Daly, César-Denis

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Daly, César-Denis (1811–93). The most important French architectural editor and journalist of the second half of C19. He was brought up in England, studied architecture under Duban, and later directed the Revue Générale de L'Architecture et des Traveaux Publics (1839–90), France's first illustrated architectural journal, and La Semaine des Constructeurs (1876–97). His most influential work was L'Architecture privée au XIXme siècle (1864–77), a many-volumed pattern-book of domestic architecture in the era of Napoleon III (reigned 1852–70) and after. L'Architecture Funéraire Contemporaine (1871) is a richly illustrated record of French cemetery art of the period. He was responsible for the restoration of Albi Cathedral (1844–77). During his career, he gave critical support to Barry, Duc, Garnier, Labrouste, and Vaudoyer, among others, and he was an admirer of François-Marie-Charles Fourier (1772–1885), the social theorist, who had an affection for the ellipse, also espoused by Daly. Indeed, Daly had been involved with the Fourierists since the 1830s, and had contributed articles and money to La Phalange, La Démocratie Pacifique, and other journals. As early as 1833 he had proposed a scheme for communal phalanstères for 400 children. During 1849 plans were made to found a Fourierist colony in TX, and La Réunion, near Dallas, was founded in 1855: Daly travelled to TX, and was a member of the Board of Directors, but did not remain long, probably because of internal dissent. In 1856 he visited Central America where he discovered important pre-Columbian ruins, and returned to Paris in 1857 a changed man, his pro-Fourierist notions dissipated. Thereafter he promoted the single-family suburban villa as the ideal home rather than the phalanstère. He and Viollet-le-Duc were founding members of the Société d'Ethnographie Americaine et Orientale (1858), charged with encouraging pre-Columbian archaeology in Mexico.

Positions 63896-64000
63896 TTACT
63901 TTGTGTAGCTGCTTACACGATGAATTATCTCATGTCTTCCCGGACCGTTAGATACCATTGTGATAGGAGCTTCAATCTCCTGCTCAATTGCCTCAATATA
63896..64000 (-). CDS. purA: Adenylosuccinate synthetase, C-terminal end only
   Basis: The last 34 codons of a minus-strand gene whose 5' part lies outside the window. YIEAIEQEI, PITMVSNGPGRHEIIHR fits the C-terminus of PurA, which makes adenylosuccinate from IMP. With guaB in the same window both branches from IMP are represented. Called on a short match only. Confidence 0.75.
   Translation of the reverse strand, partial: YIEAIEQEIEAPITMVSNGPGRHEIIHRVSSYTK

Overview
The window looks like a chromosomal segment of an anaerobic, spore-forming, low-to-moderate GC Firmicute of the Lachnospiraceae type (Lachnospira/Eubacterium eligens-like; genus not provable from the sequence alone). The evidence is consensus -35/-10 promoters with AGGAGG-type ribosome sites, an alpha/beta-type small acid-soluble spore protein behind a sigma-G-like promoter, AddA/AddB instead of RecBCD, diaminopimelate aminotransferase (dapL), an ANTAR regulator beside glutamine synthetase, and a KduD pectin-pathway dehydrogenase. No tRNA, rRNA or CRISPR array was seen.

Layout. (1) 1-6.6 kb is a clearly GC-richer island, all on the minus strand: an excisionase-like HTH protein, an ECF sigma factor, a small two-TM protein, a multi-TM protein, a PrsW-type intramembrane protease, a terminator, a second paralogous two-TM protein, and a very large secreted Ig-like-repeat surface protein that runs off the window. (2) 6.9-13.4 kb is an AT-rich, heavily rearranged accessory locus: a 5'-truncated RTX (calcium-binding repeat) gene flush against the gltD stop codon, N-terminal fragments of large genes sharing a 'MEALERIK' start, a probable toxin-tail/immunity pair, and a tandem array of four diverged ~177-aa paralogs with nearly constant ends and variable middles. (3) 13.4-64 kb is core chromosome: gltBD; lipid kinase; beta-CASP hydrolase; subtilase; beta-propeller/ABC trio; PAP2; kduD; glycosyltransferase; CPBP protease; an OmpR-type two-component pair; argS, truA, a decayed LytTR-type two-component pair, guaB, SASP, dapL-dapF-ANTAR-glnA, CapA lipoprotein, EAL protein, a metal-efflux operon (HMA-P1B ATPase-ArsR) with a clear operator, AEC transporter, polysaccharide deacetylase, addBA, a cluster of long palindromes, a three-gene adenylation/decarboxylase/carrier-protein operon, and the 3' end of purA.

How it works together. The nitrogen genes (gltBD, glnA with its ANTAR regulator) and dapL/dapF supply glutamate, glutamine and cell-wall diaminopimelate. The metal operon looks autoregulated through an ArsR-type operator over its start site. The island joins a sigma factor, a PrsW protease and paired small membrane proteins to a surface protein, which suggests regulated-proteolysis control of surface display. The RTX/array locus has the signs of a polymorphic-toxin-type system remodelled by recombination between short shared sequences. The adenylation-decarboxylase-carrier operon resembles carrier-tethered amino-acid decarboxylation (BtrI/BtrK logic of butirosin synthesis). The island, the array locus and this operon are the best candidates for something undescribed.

Becherer (1984);
Daly (1840–90, 1848, 1864, 1869, 1871, 1871a, 1877, 1880, n.d.);
Daly & and Davioud 1874;
Lipstadt & and Mendelsohn (1980)